5 Things That Make the Matrimonial Home Unique – Part 2
I have written recently about how in Ontario it’s actually possible to have more than one matrimonial home. That followed on a more general post written some time ago about the matrimonial home’s unique nature under Ontario family law.
It’s never a bad time to revisit the specific elements that make the matrimonial home special, this time with a focus on the court’s right to make Orders in connection with it.
1) Special status. The matrimonial home has special “protected” status under Ontario law. As such, there are certain things that spouses can and cannot do. Most notably, one spouse is not allowed to unilaterally do any of the following, without the other spouse’s consent:
• Lock the other spouse out of the matrimonial home;
• Sell the home;
• Mortgage or re-mortgage the home.
2) Court can make Orders. Depending on the nature and objective of the family litigation, an Ontario court is entitled to make an Orders that can affect your spousal rights to the matrimonial home. The court’s powers in this regard arise under the authority granted to it pursuant to the Ontario Family Law Act, the Family Law Rules, and the Courts of Justice Act.
3) Scope and nature of court Orders. There are a variety of Orders that a family court can make in connection with the matrimonial home, including an Order that only one spouse is entitled to be in possession of (i.e. live in) it, and an Order that one spouse may sell, mortgage or encumber it.
The last type of Order may become necessary in a case where (for various reasons) it is prudent for the home to be sold, mortgaged or otherwise encumbered, or where it makes sense in all the circumstances that one spouse has possession, but where the spouses cannot agree. The court in such cases has the power to make the necessary Order.
4) Mandated considerations. Needless to say, courts don’t take their powers lightly; whenever a court is poised to make an Order that deprives one spouse of his or her rights or interest in the matrimonial home, the court will consider a broad array of well-established factors and considerations. For example, if a court is considering making an Order giving one spouse exclusive possession of the matrimonial home, the court is obliged under the Family Law Act to take into account the following:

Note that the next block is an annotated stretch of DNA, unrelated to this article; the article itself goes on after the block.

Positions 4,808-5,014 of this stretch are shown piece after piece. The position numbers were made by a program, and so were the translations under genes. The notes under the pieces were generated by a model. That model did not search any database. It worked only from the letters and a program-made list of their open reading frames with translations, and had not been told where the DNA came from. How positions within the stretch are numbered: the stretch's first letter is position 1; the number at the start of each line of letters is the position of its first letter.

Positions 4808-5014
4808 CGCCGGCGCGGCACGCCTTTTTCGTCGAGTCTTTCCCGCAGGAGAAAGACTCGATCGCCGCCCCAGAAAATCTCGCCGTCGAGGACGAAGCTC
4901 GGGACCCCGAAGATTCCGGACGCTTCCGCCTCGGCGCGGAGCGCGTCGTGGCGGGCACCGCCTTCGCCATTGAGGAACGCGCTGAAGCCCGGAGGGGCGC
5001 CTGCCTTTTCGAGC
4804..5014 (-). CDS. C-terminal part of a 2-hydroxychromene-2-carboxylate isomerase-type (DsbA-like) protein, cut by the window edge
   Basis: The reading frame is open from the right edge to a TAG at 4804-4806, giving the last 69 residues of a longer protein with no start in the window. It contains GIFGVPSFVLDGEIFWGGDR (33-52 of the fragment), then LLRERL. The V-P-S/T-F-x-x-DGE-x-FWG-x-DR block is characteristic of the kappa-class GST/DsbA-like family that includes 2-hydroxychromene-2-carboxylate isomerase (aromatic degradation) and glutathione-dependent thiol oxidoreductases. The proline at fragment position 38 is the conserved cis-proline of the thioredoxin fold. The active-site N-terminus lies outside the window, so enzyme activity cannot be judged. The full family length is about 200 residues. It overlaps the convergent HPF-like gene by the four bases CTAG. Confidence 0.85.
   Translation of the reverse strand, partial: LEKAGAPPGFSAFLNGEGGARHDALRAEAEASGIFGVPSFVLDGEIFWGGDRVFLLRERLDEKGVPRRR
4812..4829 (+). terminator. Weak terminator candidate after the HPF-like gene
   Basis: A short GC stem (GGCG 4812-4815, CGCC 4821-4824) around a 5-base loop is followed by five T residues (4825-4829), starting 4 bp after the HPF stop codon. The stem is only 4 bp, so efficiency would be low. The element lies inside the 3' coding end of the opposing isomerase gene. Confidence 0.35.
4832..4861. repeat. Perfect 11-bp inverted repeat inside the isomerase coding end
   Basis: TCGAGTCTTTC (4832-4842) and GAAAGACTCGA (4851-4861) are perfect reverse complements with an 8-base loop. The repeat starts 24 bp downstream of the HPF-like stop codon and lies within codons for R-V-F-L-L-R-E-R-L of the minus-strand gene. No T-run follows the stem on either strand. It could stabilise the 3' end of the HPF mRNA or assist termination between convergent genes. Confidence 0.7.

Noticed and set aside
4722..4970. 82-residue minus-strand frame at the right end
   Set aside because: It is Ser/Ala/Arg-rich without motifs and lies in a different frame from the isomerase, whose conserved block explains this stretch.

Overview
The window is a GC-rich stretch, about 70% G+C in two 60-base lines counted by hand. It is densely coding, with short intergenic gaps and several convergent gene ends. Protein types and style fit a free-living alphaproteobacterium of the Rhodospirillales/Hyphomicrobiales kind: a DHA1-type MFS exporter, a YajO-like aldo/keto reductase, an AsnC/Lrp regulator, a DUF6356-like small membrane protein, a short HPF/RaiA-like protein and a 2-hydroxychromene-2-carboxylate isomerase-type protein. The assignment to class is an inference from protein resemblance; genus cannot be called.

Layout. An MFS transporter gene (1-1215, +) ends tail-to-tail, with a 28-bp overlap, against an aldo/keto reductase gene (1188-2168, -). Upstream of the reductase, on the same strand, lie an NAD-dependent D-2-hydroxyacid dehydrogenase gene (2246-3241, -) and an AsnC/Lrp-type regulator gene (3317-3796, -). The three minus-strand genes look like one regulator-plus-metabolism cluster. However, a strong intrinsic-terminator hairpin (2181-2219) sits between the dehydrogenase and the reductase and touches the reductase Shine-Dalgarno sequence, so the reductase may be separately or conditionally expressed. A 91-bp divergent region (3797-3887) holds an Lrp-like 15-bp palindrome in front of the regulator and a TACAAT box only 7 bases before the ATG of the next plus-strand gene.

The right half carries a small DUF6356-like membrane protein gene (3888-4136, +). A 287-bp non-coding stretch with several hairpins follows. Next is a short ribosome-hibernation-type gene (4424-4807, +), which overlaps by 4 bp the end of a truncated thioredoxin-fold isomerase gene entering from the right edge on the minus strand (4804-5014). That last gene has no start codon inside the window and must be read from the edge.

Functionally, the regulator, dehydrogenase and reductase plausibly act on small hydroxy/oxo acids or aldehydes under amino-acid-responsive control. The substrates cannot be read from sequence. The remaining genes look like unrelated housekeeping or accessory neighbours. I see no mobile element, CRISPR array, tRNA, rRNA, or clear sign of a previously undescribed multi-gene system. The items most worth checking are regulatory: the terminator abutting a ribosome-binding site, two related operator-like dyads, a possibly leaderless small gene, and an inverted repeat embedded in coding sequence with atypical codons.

• The best interests of the children who may be impacted by the order. Under this heading, the court must consider 1) the possible disruptive effects on the child of a move to other accommodation; and 2) the child’s views and preferences, if they can be reasonably ascertained.
• Any existing court Orders relating to family property, including existing Orders for support;
• The financial position of both spouses;
• Any written agreement between the parties;
• The availability of other suitable and affordable accommodation; and
• Any violence committed by a spouse against the other spouse or children.
5) Other rights not suspended. Finally, the fact that a family court might be entitled to make an Order in connection with the matrimonial home does not mean that other litigation has to cease; a third party (i.e. not either of the spouses) might have rights in connection with a matrimonial home that can be enforced as usual. To give the most common example, there may be a mortgage on the home, which the bank can realize upon if it goes into default.
Do you have questions about the court’s rights to make Orders affecting the matrimonial home? Feel free to contact our office.
At Russell Alexander, Family Lawyers our focus is exclusively family law, offering pre-separation legal advice and assisting clients with family related issues including: custody and access, separation agreements, child and spousal support, division of family property, paternity disputes, and enforcement of court orders. For more information, visit our main site.